Sparwood Resident and infantry war veteran

Local war veteran reflects

Aaron Kozler, Sparwood veteran, reflects on eight years of service to the Canadian Military.

  • Fri Nov 18th, 2016 5:00pm
  • News

By Phil McLachlan

Elk Valley is home to many Veterans, some alive and well, and some passed on. Aaron Kozler, a Sparwood resident, served eight years in the infantry, the majority of which was spent out east with the Second Batallion Royal Canadian Regiment. Since the formation of this regiment in 1883, it has partaken in every military campaign undertaken by Canada.

“It was a privilege to do a service that I felt, was selfless,” said Kozler. “My grandfather did it in World War Two, and I thought that I needed to give back to my country, as a citizen of Canada.

“Never forget what our men and women of the Canadian Armed Forces have done for this country,” he added. “For our freedom, our rights, our right of speech, our right to vote and our right to be free. That’s something that needs to be upheld, especially nowadays with all the turmoil with different factions and uncertainties around the world; I think it’s needed more than ever right now.”

Throughout his service, Kozler believes his eyes have been opened to the ways of the world, and he believes that he has gained clarity on what it really means to be a Canadian citizen. Five years into his service, Kozler was called up to serve overseas in Afghanistan. Throughout his time there in 2010, he was affected by the high-stress environment, and since then has dealt with the struggle of post-traumatic stress disorder (PTSD), something that affects 11 per cent of Afghanistan veterans.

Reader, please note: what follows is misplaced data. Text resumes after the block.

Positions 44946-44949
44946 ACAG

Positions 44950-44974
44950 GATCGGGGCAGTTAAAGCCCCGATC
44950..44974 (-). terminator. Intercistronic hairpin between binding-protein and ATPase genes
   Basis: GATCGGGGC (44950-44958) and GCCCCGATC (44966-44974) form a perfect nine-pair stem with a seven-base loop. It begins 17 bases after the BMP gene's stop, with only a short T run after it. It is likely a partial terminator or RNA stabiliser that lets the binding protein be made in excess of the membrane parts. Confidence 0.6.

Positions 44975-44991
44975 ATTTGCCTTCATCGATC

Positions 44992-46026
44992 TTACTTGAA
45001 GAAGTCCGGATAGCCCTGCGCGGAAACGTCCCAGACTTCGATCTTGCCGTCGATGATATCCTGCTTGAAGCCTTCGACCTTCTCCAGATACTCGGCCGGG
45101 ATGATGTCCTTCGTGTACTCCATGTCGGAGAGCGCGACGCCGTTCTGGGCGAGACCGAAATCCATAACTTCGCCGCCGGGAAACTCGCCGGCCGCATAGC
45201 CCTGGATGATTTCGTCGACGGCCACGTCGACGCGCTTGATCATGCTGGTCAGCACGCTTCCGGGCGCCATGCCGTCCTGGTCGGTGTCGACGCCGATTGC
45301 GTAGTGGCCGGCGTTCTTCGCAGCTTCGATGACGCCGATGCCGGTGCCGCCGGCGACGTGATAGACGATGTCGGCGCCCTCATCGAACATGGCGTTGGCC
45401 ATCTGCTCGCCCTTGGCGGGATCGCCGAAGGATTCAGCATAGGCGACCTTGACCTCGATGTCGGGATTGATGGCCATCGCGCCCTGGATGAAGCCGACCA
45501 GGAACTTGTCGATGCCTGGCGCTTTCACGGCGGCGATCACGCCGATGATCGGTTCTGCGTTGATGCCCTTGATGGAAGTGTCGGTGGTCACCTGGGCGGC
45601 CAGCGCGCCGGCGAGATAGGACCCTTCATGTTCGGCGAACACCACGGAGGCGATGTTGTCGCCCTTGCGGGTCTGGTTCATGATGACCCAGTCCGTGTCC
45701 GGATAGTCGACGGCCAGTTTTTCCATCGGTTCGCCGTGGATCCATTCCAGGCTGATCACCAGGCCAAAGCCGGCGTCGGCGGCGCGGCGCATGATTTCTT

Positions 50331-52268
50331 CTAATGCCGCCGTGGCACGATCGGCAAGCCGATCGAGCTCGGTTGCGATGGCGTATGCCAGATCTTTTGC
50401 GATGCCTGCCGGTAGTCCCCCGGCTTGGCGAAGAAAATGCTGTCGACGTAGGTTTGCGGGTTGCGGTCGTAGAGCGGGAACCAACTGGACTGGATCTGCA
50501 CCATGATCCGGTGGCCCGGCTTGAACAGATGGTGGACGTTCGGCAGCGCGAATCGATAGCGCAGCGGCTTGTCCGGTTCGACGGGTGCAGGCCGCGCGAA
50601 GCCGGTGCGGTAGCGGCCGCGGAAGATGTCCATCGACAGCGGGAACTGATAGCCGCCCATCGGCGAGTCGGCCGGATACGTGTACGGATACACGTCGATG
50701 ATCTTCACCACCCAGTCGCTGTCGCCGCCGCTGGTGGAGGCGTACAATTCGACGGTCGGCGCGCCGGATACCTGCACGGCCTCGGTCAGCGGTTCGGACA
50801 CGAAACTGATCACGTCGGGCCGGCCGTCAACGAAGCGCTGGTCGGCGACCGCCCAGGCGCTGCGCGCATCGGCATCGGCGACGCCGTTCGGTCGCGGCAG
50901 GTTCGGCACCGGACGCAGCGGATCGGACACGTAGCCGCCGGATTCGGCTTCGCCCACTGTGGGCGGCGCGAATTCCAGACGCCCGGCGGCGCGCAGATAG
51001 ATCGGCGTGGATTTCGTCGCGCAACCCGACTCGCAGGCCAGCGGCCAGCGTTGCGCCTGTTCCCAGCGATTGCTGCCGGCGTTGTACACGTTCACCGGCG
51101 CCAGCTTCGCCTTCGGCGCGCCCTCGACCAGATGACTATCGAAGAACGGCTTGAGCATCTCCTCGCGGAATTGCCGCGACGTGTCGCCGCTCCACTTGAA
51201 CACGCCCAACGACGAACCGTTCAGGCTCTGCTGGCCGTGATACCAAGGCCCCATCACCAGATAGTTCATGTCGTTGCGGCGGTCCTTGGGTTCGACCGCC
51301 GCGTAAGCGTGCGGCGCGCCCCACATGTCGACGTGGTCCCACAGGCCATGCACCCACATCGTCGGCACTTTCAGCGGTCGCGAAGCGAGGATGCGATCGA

“It’s a disorder that’s affecting Canadian soldiers a lot,” said Kozler. “It’s more of a pride thing. Especially in the infantry, a lot of guys didn’t want to release their feelings. It’s a big thing, and it’s something that needs to be addressed more and more.”

Recovery has been a long process for Kozler, and he found much refuge through the support of his own battalion. He believes that PTSD is being addressed well enough on paper, but sees a void in genuine emotional support for the soldiers.

In 2013, after eight years in the infantry, Kozler withdrew from the army and now resides back in his hometown of Sparwood. Asked about Remembrance Day, he shared his view on this annual commemoration.

“Remembrance Day is a very deep thing for me, especially this time of year,” said Kozler. “It’s very important to uphold as a tradition, deep in our hearts… We have that pride and honour that many countries do not have. We are a very proud nation, and it is a very good thing. Just uphold that. It’s very important to us, the soldiers, and the future soldiers in the generations to come.”